2015-16 34.2 30.1 5.4 6.7 0.504 0.454 0.908 0.669 5.1 11.2 32.6 1.356 31.5
2020-21 34.0 31.4 5.5 5.9 0.491 0.431 0.922 0.665 5.2 12.1 33.7 1.361 26.9

Curry’s basketball genius has always been the ability to make things happen that are not supposed to happen. He wasn’t supposed to be a force in college. He wasn’t supposed to be a generational talent in the NBA. He wasn’t supposed to change the game with his shooting, and the best shooter ever definitely wasn’t supposed to get better.

But he is at a level, at least for this 10 game stretch, that he has never played at. And his coach Steve Kerr recognized that.

“Nobody’s ever shot the ball like this in the history of the game,” Kerr said. “Even by Steph’s own lofty standards, this is above and beyond.”

The NBA’s other players have five games this season with 10 threes. Curry has six. There have been 25 games in history when a player hit 11 threes or more. Klay Thompson and Damian Lillard have two. Curry had two in the last week. The rest of humanity combined has 10. Curry has 11.

What makes Curry’s performance of late even more impressive is the circumstances which he faces. The protection of Kevin Durant is gone. The ability to rely on Klay Thompson to deflect attention is not available. The continuity of Iguodala, Shaun Livingston, and Andrew Bogut are gone.

It’s just Curry. He has to play at this level for the Warriors to stay afloat.

With the exception of Andrew Wiggins and occasionally Kelly Oubre Jr., there is nobody else on the current Warriors roster who can reliably create his own shot, and certainly nobody else who can create one as likely to go in, from as many different areas of the court.

He’s doing it because Golden State—now 29-29, in ninth place in the Western Conference, with an injury-wracked and ill-stocked roster—needs every ounce of offense Curry can muster just to stay afloat in the race for a play-in tournament that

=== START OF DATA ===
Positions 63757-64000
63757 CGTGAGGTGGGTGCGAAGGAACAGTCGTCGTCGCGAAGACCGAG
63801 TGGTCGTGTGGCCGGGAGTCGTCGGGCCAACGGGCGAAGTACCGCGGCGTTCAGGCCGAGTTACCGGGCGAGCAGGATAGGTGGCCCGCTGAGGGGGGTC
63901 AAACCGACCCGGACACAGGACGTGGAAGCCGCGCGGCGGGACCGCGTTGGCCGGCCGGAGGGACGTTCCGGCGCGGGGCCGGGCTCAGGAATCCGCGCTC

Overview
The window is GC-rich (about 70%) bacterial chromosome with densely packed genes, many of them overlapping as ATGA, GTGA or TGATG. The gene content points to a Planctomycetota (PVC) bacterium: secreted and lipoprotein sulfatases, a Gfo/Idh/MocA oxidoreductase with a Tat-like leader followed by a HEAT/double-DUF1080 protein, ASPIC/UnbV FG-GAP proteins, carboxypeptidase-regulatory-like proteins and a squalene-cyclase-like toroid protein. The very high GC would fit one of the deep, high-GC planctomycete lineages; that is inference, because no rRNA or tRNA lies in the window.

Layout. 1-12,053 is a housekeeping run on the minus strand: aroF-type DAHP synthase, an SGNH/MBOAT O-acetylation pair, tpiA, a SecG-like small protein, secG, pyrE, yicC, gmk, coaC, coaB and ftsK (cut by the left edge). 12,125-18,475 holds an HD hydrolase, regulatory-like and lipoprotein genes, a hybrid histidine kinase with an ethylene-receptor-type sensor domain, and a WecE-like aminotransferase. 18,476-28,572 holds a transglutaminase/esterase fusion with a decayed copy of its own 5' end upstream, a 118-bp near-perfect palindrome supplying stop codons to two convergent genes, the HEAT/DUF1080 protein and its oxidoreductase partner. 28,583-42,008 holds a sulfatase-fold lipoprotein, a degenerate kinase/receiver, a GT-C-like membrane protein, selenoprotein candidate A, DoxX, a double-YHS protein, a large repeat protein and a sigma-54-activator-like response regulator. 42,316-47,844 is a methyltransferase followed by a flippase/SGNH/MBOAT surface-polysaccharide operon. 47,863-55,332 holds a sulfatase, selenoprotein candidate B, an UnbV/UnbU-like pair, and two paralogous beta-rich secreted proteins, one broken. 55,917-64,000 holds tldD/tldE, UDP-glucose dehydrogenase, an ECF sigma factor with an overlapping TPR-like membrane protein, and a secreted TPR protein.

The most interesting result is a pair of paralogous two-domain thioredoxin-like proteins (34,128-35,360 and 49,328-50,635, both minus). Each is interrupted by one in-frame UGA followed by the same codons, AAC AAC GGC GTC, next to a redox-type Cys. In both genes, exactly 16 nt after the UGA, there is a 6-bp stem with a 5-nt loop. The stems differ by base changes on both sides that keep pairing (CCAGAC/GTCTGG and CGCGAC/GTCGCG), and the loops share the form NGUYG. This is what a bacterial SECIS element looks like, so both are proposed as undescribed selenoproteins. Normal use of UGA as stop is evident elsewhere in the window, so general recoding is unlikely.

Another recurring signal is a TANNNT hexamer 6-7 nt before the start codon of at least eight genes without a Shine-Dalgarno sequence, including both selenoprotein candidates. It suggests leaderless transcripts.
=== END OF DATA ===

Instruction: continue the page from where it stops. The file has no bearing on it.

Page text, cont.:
This has certainly been a heavy burden for Curry to carry this season, but he is handling it and making it look effortless. But it is safe to say Curry is making it look effortless because this is the toughest stretch of basketball he’s played in his career.

It’s hard to shoot as much as Curry does. It’s harder when the whole point of the other team’s defensive scheme is to not let you shoot.

Curry had to change his approach, and tinker with his training to ensure he would be able to attack this season the way he had all those prior.

One thing Curry has done is add the step back three to his regular arsenal of moves.

In the five seasons between 2015 and 2019, he managed to shoot 60% on stepback threes, according to the NBA’s public tracking data. The problem was that he didn’t take many of them, as stepbacks accounted for 8% of his threes. This season, 16% of his threes are coming from stepbacks, and he’s still hitting 52% of them. It solved one of the problems of not having as much space to operate with the lack of weapons around him.

But Curry wasn’t finished there.

The other weapon he’s added to his shotmaking arsenal is the deep three. You’re probably thinking well that’s an obvious tool he had in his arsenal this whole time considering he warms up at half court.

Curry took less than 5% of his threes from 30 to 40 feet in the five years he went to the Finals, according to Stathead. This year that number is 10%. The really astonishing thing: He’s been more efficient from 30 to 40 feet than Zion Williamson inside 5 feet.

But maybe the most effective skill for Curry is taking what the defense gives him. When teams have run him off the 3 point line, he has simply drove too the rim and finished with either hand effortlessly. It is a game of chess, when you take something away, you’re readily giving something up. In this case most defenses are caught between the nightmare that is Curry’s dominance.

Curry is not the only transcendent player in the NBA. We will tell our children and grandchildren what it was like to watch LeBron do everything at a higher level than basically anyone ever, and Durant destroy softly and constantly, and Kyrie weave, and Zion explode, and Giannis extend, and so on, and so on. But nothing else feels like this.

I don’t think Curry wins the MVP, nor do I think he should be top 3. But that doesn’t mean I can’t appreciate his greatness right now. You should take the same approach to analyzing Curry and the Warriors 2021 season.

Leave a Reply